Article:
Suspended Doctors Group; victory in 2004
It is nearly twenty years since Dr. Harry Jacobs, the late President of the Society, proposed establishing a study group to look at the problems relating to suspensions of doctors within the NHS. Initial examination of a series of cases soon identified that there was widespread abuse of the disciplinary system, and extensive maladministration, and that unwarranted suspensions were multiplying alarmingly.
Only recently has it been confirmed by the Public Accounts Committee that the huge increase of the number of suspensions, and their astronomic cost, was largely a result of NHS maladministration. The escalation of suspensions has now been brought dramatically to a halt, as a direct consequence of the Society’s unremitting campaign on behalf of wrongly suspended doctors, in association with Hospital Doctor and with the assistance of Baroness Jill Knight in both Houses of Parliament.
Work of the Suspended Doctors Group
It emerged that some suspended doctors suffered severe depression (as, of course, do victims of abuse of power in other walks of life). There were cases of stress-induced myocardial infarcts, some of them fatal, and overt racism and sex discrimination were revealed (see reports 1990 and 1999).
After its early fact-finding meetings, the group decided to continue in being, with several distinct but complementary aims:
1. To provide a mutual support group in order to exchange experiences and advice, based on what past sufferers had experienced. This included commenting on any attempt to negotiate a deal for any individual in order to avoid a sell-out by a body more anxious to strike a deal than equitable treatment of the suspended doctor .
2. To ensure that psychiatric support was always available – and available at short notice – to assist suspended doctors and try to ensure that their mental health was maintained. To this end, the entire membership of the Society was put at the disposal of the Group, to be called upon to offer assistance wherever and whenever needed. Fortunately this proved not to be a heavy demand on the membership, as often the suspended doctor , working with his general practitioner, could find a local consultant whom the GP and the suspended doctor could both trust.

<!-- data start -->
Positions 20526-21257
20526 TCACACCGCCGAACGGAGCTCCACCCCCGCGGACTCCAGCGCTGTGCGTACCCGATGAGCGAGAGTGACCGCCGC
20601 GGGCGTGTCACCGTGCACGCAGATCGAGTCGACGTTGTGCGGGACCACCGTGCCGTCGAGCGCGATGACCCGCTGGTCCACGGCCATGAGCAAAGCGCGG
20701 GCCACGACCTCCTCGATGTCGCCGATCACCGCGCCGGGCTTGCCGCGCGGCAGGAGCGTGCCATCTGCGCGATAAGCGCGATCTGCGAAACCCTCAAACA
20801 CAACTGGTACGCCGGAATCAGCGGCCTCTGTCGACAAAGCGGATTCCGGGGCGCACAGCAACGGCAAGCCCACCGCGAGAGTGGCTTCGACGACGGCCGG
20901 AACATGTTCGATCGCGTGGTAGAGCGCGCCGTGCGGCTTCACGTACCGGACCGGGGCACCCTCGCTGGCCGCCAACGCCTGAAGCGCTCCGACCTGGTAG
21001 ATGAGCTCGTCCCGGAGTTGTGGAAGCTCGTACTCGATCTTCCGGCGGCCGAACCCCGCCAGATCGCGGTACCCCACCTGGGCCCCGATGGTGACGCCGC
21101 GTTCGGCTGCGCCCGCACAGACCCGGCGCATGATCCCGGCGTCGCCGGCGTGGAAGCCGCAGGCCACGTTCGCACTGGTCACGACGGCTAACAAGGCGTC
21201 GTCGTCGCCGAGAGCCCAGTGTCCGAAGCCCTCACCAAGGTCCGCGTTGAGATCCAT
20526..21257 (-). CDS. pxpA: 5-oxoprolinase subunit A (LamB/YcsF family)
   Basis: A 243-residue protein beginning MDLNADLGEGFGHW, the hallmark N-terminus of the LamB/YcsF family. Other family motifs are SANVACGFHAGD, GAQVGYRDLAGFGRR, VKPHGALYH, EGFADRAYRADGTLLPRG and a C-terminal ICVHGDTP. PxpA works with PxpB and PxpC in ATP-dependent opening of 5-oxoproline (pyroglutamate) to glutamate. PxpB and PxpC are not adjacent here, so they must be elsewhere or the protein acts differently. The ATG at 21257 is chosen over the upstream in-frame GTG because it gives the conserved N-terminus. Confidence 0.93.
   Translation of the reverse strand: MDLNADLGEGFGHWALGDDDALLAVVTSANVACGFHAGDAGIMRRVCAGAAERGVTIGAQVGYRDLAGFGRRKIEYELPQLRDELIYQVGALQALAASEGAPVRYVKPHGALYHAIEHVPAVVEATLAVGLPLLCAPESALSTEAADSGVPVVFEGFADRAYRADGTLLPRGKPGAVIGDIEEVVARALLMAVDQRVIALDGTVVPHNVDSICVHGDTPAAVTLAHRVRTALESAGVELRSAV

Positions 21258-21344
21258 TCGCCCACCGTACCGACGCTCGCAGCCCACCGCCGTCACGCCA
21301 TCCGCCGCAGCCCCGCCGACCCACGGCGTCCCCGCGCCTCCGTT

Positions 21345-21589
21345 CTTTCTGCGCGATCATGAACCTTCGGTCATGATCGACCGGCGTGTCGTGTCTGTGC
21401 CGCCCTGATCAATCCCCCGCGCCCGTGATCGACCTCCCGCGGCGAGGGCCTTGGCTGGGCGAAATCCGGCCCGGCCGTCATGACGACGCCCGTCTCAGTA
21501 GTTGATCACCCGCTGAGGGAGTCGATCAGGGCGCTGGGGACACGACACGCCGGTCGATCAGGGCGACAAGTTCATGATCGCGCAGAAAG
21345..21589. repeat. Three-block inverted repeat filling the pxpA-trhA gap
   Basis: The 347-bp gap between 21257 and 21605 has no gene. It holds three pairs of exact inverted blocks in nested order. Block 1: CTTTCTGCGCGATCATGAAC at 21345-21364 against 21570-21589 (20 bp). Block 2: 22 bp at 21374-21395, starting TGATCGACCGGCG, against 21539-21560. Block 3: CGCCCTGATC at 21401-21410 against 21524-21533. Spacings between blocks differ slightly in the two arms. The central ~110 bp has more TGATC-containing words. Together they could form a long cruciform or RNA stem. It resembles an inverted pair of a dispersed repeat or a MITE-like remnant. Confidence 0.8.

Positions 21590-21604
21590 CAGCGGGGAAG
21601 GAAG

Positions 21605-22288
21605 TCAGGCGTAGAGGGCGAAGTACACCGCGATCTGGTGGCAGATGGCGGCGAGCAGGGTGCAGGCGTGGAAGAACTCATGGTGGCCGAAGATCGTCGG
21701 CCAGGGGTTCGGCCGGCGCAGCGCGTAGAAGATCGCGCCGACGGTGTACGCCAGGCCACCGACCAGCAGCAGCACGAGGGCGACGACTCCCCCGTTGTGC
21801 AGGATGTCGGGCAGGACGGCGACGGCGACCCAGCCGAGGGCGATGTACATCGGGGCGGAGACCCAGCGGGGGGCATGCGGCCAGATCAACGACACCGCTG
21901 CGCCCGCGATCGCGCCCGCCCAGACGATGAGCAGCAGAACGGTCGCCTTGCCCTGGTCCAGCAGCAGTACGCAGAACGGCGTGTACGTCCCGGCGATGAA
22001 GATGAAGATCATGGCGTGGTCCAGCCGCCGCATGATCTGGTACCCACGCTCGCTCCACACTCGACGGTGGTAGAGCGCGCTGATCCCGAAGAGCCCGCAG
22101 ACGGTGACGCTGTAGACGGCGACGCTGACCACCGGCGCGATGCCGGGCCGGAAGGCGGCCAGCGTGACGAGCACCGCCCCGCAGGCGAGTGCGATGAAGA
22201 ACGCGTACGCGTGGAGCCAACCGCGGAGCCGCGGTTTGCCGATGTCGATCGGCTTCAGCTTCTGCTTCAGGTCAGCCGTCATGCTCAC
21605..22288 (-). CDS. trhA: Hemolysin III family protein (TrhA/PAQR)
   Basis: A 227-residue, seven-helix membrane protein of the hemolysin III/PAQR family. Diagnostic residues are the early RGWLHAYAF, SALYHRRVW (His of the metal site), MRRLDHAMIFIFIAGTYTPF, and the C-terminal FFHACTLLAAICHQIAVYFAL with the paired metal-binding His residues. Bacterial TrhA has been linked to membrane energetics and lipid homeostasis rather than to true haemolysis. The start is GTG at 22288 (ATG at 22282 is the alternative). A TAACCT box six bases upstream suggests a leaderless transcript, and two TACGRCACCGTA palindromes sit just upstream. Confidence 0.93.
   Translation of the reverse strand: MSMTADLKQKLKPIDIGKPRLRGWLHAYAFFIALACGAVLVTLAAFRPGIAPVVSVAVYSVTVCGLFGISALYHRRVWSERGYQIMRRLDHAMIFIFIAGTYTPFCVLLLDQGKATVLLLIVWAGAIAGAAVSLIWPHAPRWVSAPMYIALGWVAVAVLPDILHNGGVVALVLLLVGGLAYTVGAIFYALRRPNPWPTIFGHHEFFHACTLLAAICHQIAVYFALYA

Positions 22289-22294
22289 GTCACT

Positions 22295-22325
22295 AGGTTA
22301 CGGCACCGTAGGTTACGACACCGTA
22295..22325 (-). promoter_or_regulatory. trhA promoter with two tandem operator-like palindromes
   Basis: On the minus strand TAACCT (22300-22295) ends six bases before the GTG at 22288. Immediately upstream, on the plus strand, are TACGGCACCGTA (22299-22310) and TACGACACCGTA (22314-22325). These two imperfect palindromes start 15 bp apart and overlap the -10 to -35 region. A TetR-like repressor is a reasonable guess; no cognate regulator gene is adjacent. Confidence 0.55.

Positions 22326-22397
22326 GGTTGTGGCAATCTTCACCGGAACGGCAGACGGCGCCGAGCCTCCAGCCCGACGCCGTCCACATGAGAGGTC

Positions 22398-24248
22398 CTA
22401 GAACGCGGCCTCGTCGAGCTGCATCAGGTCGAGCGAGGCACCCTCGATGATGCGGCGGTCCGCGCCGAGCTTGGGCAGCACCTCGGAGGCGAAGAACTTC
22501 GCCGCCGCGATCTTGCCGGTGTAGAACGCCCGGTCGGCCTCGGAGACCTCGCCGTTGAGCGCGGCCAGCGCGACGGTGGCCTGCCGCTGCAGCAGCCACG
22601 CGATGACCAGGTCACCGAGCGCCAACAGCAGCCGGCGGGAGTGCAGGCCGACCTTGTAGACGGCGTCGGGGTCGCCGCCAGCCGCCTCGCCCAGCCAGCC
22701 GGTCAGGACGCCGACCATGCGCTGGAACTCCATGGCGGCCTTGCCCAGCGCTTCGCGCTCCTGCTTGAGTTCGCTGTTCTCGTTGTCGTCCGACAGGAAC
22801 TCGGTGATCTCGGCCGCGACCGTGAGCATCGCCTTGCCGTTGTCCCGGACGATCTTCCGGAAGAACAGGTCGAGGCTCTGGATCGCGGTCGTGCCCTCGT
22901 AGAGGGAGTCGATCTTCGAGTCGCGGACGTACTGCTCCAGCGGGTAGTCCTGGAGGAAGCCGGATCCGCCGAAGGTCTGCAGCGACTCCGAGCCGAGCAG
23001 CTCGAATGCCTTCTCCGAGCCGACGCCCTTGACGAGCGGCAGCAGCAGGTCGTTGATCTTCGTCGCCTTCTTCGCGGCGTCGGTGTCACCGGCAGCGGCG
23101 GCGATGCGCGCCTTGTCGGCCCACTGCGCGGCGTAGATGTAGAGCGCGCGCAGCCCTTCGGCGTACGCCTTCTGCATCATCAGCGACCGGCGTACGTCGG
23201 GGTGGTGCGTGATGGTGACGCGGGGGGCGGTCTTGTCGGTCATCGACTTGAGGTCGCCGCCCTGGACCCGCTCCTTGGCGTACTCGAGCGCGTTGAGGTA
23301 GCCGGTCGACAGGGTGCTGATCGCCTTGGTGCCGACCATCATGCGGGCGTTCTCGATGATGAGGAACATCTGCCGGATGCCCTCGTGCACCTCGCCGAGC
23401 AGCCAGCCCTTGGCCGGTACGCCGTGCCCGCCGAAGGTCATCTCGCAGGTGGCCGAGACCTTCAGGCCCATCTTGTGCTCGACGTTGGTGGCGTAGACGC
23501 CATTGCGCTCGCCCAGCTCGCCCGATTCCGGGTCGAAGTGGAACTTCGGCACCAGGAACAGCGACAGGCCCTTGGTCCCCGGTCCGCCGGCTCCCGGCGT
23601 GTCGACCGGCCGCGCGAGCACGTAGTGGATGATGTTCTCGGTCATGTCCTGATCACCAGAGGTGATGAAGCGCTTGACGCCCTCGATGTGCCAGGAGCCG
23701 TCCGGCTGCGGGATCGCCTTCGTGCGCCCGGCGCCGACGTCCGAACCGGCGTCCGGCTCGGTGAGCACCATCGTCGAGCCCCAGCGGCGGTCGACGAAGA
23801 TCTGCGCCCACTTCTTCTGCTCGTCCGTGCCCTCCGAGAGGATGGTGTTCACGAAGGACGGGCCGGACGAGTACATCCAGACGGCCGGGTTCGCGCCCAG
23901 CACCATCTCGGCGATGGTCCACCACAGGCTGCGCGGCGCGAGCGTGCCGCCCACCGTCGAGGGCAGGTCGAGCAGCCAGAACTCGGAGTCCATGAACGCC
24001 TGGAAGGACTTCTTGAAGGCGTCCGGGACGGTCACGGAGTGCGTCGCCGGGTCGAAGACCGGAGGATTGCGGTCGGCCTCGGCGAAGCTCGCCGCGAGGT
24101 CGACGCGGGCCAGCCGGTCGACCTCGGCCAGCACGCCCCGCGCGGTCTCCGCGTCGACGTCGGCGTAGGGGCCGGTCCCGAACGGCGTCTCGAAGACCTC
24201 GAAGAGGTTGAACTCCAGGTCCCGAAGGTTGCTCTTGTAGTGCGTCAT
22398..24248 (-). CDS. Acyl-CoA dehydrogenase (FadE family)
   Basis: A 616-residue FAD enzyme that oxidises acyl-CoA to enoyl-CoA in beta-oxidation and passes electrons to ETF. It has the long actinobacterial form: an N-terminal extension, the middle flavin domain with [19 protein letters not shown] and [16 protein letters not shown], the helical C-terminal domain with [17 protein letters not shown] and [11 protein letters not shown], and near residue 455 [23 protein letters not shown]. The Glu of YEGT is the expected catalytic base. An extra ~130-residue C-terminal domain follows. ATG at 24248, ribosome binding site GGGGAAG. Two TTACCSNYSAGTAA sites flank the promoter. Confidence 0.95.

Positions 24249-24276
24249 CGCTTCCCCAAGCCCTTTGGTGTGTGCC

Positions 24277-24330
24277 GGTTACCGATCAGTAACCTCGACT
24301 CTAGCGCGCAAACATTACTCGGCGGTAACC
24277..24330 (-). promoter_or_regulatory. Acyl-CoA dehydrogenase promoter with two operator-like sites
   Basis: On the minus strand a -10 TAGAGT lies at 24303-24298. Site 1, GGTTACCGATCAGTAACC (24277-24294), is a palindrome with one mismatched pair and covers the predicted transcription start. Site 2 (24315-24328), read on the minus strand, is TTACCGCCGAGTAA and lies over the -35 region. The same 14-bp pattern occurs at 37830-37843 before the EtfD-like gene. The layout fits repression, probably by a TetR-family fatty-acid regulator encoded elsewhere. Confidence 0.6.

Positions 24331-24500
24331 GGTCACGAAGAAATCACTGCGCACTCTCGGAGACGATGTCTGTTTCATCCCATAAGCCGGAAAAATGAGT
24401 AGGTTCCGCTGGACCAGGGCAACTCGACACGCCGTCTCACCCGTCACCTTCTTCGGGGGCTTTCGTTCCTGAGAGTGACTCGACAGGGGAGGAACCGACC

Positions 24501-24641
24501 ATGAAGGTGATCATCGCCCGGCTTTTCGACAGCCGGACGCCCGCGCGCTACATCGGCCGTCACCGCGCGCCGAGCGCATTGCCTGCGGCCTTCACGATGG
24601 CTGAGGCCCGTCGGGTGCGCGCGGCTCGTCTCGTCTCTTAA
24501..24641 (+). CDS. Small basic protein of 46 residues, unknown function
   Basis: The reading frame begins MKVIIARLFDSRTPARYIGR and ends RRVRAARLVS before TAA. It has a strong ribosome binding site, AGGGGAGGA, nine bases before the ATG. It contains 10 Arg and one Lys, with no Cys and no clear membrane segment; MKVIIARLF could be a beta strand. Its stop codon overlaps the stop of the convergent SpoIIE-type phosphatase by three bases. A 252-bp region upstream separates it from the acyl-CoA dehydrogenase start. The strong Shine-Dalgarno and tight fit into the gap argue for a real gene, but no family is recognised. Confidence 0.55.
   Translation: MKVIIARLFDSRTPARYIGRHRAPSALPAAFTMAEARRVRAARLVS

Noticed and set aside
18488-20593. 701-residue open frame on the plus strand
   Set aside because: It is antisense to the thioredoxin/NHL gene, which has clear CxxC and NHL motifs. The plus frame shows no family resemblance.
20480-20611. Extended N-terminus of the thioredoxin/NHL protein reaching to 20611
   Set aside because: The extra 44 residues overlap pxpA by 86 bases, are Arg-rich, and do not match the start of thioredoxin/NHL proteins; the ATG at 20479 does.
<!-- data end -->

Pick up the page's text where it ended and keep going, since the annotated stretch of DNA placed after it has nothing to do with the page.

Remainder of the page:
3. To try to change the system of disciplining doctors.
A campaign was organised with three strands:
(a) to maximise publicity about suspensions, both as a group and also about individuals, so that frivolous suspensions could be brought to public attention. In this connection Hospital Doctor has campaigned about wrongly suspended doctors, and this greatly helped the Group to get its message across (search their archive under “suspended doctors”).
In addition, talks were given to local societies and published in the more conventional medical press, where the injustice was exposed and the most vulnerable groups identified.
Gradually our statistics were accepted. Hitherto there had been no statistics, and at first considerable doubt was expressed about our figures. But detailed surreptitious investigation indicated that, if anything, our figures were somewhat conservative as to the scale of the problem.
(b) the second strand was political, and in this we were greatly helped by the intervention of Baroness Jill Knight, who organised questions in Parliament, both in the House of Commons (when she was a member of that House), and later in the House of Lords. She organised a number of debates and meetings in the Palace of Westminster and she even persuaded a Minister of Health to meet with us and discuss the issues. That happened, and we were promised reform, but unfortunately a general election was called and that Minister lost his seat as the Government changed hands.
(c) the third strand was to bring financial pressure to bear on the Government. It was quickly apparent that the Government had no statistics, and had no idea of the scale of the problem. It was therefore deemed apposite to involve the National Audit Office as to the waste of money caused by suspensions. This lead to that Office investigating the case of the 11yr suspension of Dr Bridget O’Connell. Their investigations were then reported to the Public Accounts Committee, which investigated it further and produced a scathing report on the waste.
This investigation at least secured the settlement in that long running case. The most critical member of that Committee eventually became Secretary of State for Health, but alas proved remarkably ineffective as far as improving the disciplinary system was concerned. There had been some minor changes in the regulations governing suspensions, but these were honoured more in the breach that in the observance.
Meanwhile Baroness Knight introduced a Bill in the House of Lords to improve the situation. That Bill was the outcome of deliberations between myself and Baroness Knight, together with contributions from the Medical Protection Society and the HCSA. The BMA also contributed to some extent.